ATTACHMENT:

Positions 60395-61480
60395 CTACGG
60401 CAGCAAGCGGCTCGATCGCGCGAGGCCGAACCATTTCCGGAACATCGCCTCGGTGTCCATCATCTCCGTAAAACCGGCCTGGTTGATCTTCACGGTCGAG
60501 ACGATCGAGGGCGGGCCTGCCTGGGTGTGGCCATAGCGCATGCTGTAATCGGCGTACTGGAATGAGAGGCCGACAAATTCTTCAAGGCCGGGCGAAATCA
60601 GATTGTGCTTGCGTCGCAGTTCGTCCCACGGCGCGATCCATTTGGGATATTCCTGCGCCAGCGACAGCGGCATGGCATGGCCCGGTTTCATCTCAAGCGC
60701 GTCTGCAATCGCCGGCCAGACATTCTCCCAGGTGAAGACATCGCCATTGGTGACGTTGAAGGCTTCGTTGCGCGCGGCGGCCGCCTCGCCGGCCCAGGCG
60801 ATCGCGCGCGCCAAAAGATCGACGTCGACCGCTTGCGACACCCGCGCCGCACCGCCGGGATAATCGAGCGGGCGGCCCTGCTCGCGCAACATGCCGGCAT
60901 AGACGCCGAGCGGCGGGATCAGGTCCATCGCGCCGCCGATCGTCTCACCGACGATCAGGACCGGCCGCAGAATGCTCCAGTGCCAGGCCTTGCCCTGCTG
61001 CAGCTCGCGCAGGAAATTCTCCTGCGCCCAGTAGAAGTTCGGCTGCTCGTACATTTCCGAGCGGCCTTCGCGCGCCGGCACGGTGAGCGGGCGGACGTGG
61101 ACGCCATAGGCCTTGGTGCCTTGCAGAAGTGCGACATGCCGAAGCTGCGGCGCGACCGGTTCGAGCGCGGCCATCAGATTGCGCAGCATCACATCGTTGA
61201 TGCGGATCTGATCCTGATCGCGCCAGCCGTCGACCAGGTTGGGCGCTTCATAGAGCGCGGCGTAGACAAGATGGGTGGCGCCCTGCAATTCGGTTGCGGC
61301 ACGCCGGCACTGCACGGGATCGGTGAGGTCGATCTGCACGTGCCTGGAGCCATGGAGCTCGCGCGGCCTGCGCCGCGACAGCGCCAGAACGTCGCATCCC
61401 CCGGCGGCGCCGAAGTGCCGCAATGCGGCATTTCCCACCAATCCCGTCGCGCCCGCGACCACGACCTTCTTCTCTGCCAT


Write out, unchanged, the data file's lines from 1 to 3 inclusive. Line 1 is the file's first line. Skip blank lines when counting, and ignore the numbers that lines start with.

Positions 60395-61480
60395 CTACGG
60401 CAGCAAGCGGCTCGATCGCGCGAGGCCGAACCATTTCCGGAACATCGCCTCGGTGTCCATCATCTCCGTAAAACCGGCCTGGTTGATCTTCACGGTCGAG